• It found that students "can only use resources that they know about. While the library website is as user-friendly and accessible as possible, it still increases usability to have a demonstration, particularly one tailored to the specific resources that are more likely to be useful for a particular assignment." On the one hand, this may not be great news for those librarians who are all about 2.0 and putting everything online. Guess what? If the students don't know it is there, they won't use it. On the other hand, this is where good marketing comes in. Instruction is one way to do it. However, other ways of publicity on campus to promote a library's website and its resources would be useful as well. Maybe it is time to focus a bit more on raising awareness of the resources that are already available and little less on adding yet another bell or a whistle to a website.
  • "Those that had received library instruction utilized proportionally more journal articles and databases, and fewer Internet sites, with the differences being statistically significant."
  • "By demonstrating these resources to the students through library instruction, they became aware of them and subsequently used them to locate information for their research papers."
  • However, here is the not so good news: "Thus, although those in the group that received library instruction did indeed cite more scholarly sources and more types of sources, this did not result in an improved grade for either the paper itself or for the course overall." It is not good news because often we tell students that they may get a better grade if they use better sources. It turns out, at least from this study, that those who mostly used the Internet pretty much did as well as those who used library resources. Thus, the the cynical student would be able to say, "why do I need the library?" Given this study, it would not be easy to give a clear answer.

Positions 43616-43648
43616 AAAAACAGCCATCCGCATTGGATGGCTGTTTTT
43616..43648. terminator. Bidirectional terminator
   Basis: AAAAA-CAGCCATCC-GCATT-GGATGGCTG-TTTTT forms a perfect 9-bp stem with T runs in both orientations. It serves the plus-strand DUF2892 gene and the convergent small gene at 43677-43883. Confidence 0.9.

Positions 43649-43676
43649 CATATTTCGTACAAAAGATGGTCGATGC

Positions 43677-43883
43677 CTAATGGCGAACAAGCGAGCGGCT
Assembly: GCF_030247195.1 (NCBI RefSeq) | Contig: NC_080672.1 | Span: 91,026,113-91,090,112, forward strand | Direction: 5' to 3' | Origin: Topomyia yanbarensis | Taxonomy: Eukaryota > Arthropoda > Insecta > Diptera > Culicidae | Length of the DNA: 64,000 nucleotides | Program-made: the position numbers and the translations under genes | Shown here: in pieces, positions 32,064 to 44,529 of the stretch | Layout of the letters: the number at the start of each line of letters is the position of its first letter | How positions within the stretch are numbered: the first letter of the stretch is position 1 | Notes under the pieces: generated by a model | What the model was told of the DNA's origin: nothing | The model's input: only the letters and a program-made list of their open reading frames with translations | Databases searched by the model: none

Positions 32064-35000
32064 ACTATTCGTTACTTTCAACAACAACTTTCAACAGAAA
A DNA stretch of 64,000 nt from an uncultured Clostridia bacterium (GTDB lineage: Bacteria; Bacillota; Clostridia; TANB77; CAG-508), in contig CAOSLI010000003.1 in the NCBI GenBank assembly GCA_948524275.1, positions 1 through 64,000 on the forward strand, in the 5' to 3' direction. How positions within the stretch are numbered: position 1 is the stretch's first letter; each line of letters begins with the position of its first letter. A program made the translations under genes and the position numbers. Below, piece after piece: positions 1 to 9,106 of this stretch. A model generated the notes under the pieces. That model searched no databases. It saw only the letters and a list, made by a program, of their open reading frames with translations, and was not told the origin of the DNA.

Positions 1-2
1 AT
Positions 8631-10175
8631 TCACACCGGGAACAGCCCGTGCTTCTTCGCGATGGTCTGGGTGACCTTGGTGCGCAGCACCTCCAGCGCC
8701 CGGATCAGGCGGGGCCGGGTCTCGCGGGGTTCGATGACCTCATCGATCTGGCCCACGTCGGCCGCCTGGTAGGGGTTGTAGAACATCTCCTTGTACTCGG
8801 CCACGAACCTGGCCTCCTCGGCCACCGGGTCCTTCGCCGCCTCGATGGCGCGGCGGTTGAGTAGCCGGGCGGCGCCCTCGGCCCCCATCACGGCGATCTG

Yet I think the answer lies elsewhere. The authors hint at it when they suggest designing better assignments and emphasizing more research of higher quality in classes. The "out," so to speak, is that the class used in the study was a business class that did not require extensive use of scholarly sources. A lot of what was needed was material like company information, some of it easily available on the web. So, I wonder if this result would have been different for a different subject area where more scholarly research would actually be necessary (social and hard sciences, for example).

Do note also that the papers used in the study were not graded "explicitly according to the number or types of resources cited." So, there was no real reward for the student who used better sources. This brings me to question how much critical thinking skills were involved in the assignment. One would think, and the authors agree, that better sources would lead to a better analysis, and a better analysis, to a better grade. But the study does not bear that out. Therefore, as an educator, I wonder if the answer may not be someplace else. Maybe higher expectations from the professor and from the course? Maybe looking at a more critical pedagogy? But it is not just critical thinking. It is knowing what to do with what you learn. Here and here are some previous readings I have done that may shed some further light. The grade issue may be something to explore further. Then again, if we say that grades are not the most important thing, but the learning, then we still need to be asking these questions. Did the students really learn what they were supposed to learn, or did they just regurgitate whatever they were given in a class? Overall, a good study, but it still leaves open questions.